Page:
On Box Breaking

A few months ago, I moved. It was at this point that I came to terms with the amount of junk I’d be willing to drag along with me, on the off-chance I’d use even 10% of it again. Whatever poundage I chose to tolerate required N cubic units of box for transportation. After I finally finished unpacking, I proceeded to collapse on my couch, “to relax.” For months since then, that same N cubic units of box have remained piled in my garage.

I hadn’t even prioritized the task among my endless other TODOs. But recently, I finally received the divine inspiration necessary to undertake the clean-up.

In some volunteering efforts years ago, I was tasked with maintaining the cleanliness of an event venue populated by over 1000 ill-mannered teenage and adult males. I purged the tables of food wrappers and trays and other plastics and papers and aluminum, restoring the tables’ general usability, and this undertaking brought me satisfaction. I’ve likened this experience to the debugging and refactoring I engage in daily while programming. I must be something of a perfectionist. I long for a landscape devoid of litter—for the world in its natural state.

I justified the mess in my garage, saying to myself that cardboard could occasionally prove useful for transporting things, and absorbing bacon grease. 100 empty boxes, wasting space, causing stress, breeding silverfish, just in case. The truth was that I knew it would take a long time to eliminate the problem. I could live in denial no longer. Once I acknowledged the inevitability of undertaking the task, I could no longer ignore it or “relax.”

So I began the purge.

The mess of boxes and plastics.

My first order of business was to categorize the trash, so I could deal with each group of material more efficiently. Among the large body of cardboard, I extracted Styrofoam, plastic bags (some inflated), paper pamphlets, and other miscellaneous items.

The Styrofoam would consume unnecessary space in my trash can. I therefore reduced it to smaller chunks by viciously cracking it against the rim of a can. I scoured the floor with a dustpan to collect the remaining white specks. In the process, I discovered the fossilized remains of a pill bug colony in the corner of my garage. I wondered how their prehistoric legacy finally met its humble demise in an obscure region of my corner of human civilization.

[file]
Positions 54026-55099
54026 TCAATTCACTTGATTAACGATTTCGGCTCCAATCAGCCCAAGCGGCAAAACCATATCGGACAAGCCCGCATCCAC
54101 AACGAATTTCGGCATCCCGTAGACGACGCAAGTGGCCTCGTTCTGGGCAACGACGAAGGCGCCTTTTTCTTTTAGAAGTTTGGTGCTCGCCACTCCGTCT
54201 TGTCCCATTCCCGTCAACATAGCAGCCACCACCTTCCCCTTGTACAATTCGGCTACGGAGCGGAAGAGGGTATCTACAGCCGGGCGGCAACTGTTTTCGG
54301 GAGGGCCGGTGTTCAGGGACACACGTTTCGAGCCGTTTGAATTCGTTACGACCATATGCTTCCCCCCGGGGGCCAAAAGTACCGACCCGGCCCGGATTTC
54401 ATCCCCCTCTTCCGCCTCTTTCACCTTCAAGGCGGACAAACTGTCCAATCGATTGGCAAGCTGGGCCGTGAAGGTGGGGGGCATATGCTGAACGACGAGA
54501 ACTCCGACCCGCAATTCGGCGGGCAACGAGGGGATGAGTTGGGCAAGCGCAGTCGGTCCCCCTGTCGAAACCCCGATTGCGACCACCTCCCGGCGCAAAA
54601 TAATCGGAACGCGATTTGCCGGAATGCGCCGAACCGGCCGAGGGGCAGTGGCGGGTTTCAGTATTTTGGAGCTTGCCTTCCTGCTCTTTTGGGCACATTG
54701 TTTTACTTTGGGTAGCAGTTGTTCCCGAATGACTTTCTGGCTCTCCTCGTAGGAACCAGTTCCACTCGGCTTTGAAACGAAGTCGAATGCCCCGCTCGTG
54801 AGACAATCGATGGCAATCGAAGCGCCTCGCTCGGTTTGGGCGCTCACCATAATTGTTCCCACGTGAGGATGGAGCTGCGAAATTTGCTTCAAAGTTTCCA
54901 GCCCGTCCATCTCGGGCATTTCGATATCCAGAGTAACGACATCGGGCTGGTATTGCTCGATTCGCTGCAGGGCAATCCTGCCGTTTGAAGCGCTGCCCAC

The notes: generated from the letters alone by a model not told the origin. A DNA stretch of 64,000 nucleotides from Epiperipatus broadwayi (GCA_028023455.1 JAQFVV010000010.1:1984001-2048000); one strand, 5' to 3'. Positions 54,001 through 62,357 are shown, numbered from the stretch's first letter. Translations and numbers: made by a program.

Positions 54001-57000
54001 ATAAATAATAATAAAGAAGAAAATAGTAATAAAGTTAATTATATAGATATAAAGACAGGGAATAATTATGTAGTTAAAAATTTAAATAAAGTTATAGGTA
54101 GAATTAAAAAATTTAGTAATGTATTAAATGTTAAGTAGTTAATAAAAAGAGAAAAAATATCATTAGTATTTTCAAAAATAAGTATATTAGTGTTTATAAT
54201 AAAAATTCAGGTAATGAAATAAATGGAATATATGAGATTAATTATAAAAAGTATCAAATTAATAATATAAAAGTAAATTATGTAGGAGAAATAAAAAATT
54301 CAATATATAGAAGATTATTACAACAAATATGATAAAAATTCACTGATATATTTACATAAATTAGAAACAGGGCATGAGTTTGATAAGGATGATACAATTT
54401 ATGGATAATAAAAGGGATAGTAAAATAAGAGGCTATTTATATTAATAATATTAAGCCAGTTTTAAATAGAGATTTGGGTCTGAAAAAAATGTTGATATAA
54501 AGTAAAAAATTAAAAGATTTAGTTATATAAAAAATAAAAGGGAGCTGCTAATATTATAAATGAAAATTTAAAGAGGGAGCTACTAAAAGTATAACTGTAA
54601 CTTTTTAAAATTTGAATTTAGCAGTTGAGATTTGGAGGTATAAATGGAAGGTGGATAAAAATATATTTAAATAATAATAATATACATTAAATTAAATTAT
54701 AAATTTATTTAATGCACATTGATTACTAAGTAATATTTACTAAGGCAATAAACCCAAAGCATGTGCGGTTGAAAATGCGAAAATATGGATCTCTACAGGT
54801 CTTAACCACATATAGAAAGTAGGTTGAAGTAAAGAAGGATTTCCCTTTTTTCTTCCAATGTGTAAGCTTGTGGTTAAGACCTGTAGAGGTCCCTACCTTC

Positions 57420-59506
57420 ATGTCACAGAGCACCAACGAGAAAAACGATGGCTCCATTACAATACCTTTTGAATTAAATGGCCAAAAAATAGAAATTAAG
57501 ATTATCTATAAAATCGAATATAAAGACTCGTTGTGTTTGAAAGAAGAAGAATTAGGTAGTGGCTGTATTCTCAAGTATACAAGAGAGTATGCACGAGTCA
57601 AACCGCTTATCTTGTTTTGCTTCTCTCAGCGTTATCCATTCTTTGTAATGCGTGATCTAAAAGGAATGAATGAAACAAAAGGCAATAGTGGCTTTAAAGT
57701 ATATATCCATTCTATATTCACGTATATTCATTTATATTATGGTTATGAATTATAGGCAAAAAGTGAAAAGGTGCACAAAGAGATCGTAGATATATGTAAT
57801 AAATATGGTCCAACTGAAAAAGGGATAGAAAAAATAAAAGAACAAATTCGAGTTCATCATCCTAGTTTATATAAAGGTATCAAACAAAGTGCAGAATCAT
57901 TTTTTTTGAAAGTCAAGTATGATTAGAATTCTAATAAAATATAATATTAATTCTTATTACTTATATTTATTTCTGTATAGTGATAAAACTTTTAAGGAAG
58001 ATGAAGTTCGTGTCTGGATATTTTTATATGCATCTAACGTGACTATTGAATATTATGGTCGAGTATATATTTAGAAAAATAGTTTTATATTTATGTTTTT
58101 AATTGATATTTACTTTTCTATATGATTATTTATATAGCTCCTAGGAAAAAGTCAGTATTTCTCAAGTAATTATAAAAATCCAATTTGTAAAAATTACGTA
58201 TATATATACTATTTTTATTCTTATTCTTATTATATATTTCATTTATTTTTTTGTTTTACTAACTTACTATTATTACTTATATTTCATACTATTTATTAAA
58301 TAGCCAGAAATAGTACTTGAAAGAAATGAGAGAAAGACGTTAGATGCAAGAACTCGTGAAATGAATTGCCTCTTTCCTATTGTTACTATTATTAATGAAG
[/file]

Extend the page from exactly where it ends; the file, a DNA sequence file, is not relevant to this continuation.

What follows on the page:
The bubble wrap could also be compressed, by popping it. My feet leveraged gravity to squash the packing material. I had a flashback where I enjoyed a similar activity as a kid.

I adapted and optimized my approach for cardboard. I knew the boxes as-is wouldn’t all fit in my can. I proceeded to deconstruct them in an effort to layer their folded mass.

The first few boxes were awkward to deform. I yanked randomly at their sides. Eventually, I came to realize that a box’s cubism often hinged on a single strip of glue holding one edge of its shape together. There were exceptions, but attacking this piece of anatomy was an effective default approach. With the glue unbound, the box easily assumed its natural hopscotch shape.

The strip of glue on most boxes.

The most interesting boxes were the ones relying on no glue at all. I assumed these were designed by the most inspired box engineers. Notable examples were the boxes which delivered my wireless router and my vacuum.

A glueless, unfolded box.

However, flattening the cardboard was still not enough, for it arched upward and not all the material would fit. I broke the hopscotch tiles apart in a final effort to save space. I crammed the sum total of the cardboard into the recycling bin, the lid overflowing, and when that desperate bid to finish-everything-at-once was still not enough, I filled the trash bin to the brim as well. Upon reflection, I resolved to reserve the cardboard preventing the lid from closing for another trash day.

I will put my home in order before I set out to fulfill my destiny in the world. Even a task as mundane and straightforward as reorganizing space requires a great deal of motivation and persistence. When I look at my garage now, I can be proud of the dusty concrete plane I’ve uncovered by my will. I can truly be proud of nothingness.